The risk-on attitude that has weighed on the precious metals the past few weeks seems to finally have been lifted on Wednesday, as gold broke out of its slump in a big way during early trading. Spot gold surged above $1,250/oz for the first time in two weeks, gaining more than $15 per ounce to trade around $1,253 per ounce. The silver price followed not far behind, adding about 0.65% to approach the $17/oz threshold.
Platinum traded $5 per ounce higher but palladium was actually down about 1.5%.
Unrest in Washington
Just months into the new presidential administration, controversy and public conflict have become par for the course for the Trump team. Even though the media has basically come to expect such noise out of the White House on a daily basis, and has mostly gotten used to the drama, this has still been a particularly bad week for Washington. The Washington Post points out: "A day barely passes without some new report about the president and his team."
Evidence appears to be mounting that President Trump asked ousted FBI Director James Comey to abandon an investigation into short-lived national security advisor, Michael Flynn. Trump has taken flak for not adequately vetting Flynn before hiring him to the post, where he served for only a matter of weeks before revelations surfaced that he had conflicts of interest regarding foreign governments. The mere appearance of Trump trying to impede any investigation into members of his campaign has heaped more fuel onto the dumpster fire that is the Comey controversy.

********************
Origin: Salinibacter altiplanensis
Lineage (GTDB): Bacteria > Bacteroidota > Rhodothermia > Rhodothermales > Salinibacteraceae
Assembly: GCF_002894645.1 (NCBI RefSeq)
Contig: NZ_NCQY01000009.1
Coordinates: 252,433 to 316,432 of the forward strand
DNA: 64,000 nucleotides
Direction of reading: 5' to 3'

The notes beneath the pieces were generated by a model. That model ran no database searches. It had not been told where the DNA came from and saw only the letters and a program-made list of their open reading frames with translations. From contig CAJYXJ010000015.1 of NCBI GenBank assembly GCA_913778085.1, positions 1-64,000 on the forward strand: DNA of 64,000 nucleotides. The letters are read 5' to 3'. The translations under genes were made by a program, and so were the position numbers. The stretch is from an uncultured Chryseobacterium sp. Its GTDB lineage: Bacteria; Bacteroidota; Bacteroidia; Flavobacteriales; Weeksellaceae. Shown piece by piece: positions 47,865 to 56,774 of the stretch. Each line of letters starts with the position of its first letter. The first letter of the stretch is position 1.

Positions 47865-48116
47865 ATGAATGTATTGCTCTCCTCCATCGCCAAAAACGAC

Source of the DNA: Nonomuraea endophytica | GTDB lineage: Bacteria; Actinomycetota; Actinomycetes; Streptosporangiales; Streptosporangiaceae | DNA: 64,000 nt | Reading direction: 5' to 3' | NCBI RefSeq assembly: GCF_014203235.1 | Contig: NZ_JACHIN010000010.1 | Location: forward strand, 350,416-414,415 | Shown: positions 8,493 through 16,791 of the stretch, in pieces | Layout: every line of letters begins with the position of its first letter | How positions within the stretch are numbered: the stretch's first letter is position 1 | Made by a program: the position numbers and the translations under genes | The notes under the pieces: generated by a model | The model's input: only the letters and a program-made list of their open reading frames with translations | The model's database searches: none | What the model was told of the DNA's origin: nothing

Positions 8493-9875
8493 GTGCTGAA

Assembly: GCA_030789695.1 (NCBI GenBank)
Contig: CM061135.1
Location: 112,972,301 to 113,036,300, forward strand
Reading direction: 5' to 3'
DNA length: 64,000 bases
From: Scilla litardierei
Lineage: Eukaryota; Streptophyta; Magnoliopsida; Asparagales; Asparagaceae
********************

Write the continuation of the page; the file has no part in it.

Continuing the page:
On top of the constant turmoil in the White House, several members of Congress are now being implicated in what seems to be an insider trading scandal. At minimum, some reckless stock trading would seem to connect certain representatives' work on legislation with their ownership of stock in companies affected by the proposed laws. What's troubling is how much more commonplace this practice is than many would expect, and how little can be done to hold Congress accountable for cases of insider trading.
These controversies have had the effect of dampening investor expectations for the government, both economically and politically.
In economic news, shareholders have been punishing Ford Motor Co. as its stock price has continued to drop following the company's annual shareholders meeting last week. Ford has signaled that, in order to combat the downturn, it is planning to lay off hundreds of workers and could cut its global workforce by as much as 10% in an attempt to reverse its fortunes.
It was a bad start to the session for stocks in general. While exchanges overseas were mostly in negative territory, Wall St fell sharply at the opening bell, with the Nasdaq leading the way 0.9% lower and the Dow Jones and S&P 500 each tumbling 0.8%. The U.S. dollar was 0.25% lower on the DXY index to 97.85, matching its lowest point since Election Day (November 8th).
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